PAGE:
Azure is where Microsoft is spending a lot of its efforts lately. Microsoft is dedicated to making Azure a success. As someone who started working with Azure a little in the early days, I can say that it’s come a long way, and offers a remarkable set of services at good prices.

But not everyone is on board with Azure or even with cloud computing yet. If you haven’t yet dipped your toe into the Azure pool, but are curious, this blog post is for you.

What is cloud computing? What is Azure?

Cloud computing basically means that instead of running applications in your own data center, you run it in someone else’s data center. Why would I do that?

Running a data center is difficult and expensive. You have to purchase hardware, manage upgrades, security, networking, and even stuff like electricity, ventilation, and cooling. For some enterprises, this is either not a big deal or it’s worth the hassle. But for many enterprises, the value that you’re delivering is not in the hardware or the operating system and so on, but in the domain expertise that goes into the software you’re building. Then, cloud appeals to enterprises who would rather someone else handle all that other stuff.

A metaphor that I really like was written up by Albert Barron in a blog post called Pizza as a Service (I especially like the diagram). It makes sense for a pizza company to control the whole stack because pizza making is their core competency. But if pizza making isn’t your job, it makes sense to take another option, like dining out, so you can instead spend your time focusing on what you do best.

This isn’t to say that cloud is always the best solution, but it explains why many companies are choosing to move at least some of their infrastructure and platform to a cloud provider like Microsoft’s Azure.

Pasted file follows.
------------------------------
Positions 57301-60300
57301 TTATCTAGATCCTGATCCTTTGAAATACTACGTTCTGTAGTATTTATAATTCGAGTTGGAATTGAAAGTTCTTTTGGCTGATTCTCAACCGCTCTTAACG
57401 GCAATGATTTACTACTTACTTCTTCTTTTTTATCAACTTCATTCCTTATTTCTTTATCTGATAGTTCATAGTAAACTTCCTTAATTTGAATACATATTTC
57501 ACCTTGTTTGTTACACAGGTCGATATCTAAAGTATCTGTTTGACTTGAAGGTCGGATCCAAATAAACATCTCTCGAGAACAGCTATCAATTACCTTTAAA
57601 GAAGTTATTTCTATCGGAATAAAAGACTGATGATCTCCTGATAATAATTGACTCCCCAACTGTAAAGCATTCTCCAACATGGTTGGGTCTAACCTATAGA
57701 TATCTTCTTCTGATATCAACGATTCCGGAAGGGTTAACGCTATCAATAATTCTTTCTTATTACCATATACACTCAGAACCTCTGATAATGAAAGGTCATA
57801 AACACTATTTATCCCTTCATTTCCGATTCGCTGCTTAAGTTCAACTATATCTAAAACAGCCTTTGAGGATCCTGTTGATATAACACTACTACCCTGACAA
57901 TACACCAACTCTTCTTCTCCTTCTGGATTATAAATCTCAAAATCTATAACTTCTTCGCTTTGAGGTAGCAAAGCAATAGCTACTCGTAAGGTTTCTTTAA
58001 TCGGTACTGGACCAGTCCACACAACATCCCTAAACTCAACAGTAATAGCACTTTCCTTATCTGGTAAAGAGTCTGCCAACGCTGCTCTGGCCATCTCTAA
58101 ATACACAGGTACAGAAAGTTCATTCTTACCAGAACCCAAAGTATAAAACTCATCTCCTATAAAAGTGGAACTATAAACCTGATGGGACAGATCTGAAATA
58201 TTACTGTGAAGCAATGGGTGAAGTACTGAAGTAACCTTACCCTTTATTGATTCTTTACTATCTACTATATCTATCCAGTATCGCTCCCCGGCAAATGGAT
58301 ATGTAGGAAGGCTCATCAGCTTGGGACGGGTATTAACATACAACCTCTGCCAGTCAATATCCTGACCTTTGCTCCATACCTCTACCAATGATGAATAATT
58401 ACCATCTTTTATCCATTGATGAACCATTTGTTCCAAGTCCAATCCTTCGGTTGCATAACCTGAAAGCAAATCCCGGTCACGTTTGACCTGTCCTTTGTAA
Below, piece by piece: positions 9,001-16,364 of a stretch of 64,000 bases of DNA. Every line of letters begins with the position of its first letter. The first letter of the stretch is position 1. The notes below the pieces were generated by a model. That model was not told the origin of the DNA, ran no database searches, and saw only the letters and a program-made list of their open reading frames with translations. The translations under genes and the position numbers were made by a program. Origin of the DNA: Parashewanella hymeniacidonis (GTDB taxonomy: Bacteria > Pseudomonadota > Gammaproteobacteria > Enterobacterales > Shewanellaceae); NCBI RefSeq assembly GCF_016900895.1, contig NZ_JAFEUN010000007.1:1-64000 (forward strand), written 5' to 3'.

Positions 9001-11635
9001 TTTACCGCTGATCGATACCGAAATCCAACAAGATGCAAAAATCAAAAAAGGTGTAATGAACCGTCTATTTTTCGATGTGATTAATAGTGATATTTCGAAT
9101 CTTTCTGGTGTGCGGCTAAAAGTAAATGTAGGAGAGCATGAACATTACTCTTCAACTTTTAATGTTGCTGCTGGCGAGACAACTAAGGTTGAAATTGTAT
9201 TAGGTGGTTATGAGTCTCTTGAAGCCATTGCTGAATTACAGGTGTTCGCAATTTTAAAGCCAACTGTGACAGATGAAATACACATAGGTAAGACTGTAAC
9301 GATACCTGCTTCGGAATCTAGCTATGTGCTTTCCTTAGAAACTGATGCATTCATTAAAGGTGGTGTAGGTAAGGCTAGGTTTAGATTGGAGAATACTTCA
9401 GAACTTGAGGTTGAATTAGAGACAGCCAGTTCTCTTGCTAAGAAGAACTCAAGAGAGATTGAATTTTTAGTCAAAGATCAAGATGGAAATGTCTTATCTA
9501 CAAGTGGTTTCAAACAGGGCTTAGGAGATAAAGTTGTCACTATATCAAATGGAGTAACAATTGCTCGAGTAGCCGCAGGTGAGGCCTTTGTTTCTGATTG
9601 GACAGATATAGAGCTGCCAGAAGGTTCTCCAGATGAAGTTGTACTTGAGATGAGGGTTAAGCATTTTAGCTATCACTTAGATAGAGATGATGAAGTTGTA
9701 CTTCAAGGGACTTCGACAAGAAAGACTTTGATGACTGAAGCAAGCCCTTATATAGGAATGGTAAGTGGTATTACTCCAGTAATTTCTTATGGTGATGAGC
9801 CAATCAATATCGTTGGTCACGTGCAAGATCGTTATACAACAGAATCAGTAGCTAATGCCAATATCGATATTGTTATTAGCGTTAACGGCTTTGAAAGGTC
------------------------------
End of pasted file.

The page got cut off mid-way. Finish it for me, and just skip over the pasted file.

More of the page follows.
How do I sign up for Azure?

If you’re on the fence, I recommend at least giving it a try, so that you’re prepared for the day that your CTO comes to you and asks “so what are we doing about the cloud?”

Signing up for Azure is easy.

Create Microsoft account

To start, you’ll need a Microsoft account. If you don’t already have one, you can signup here. It’s free, and you can use it in a bunch of other places later, even if you end up not liking Azure.

Create a Microsoft account

Create Azure account

Next, go to azure.microsoft.com and create a free account. Signing up with that link will give you $200 in free credit to use on Azure services. You do need to use a credit card to sign up, but it is just for verifying your identity (they don’t want a bunch of spammers and bitcoin bots). Microsoft will not charge you until you say so.

Side note: If you have an MSDN/Visual Studio license, are part of the BizSpark program or have an educational grant through AzureU (ask your professor!), you may already have some free Azure credit on a monthly basis!

Create Azure account

Speaking of money, there are some things you can do in Azure that are absolutely free. But, running Couchbase Server currently requires you to provision Virtual Machines, so if you want to play with Couchbase, you will put that $200 to good use.

Couchbase and Azure: Is $200 enough?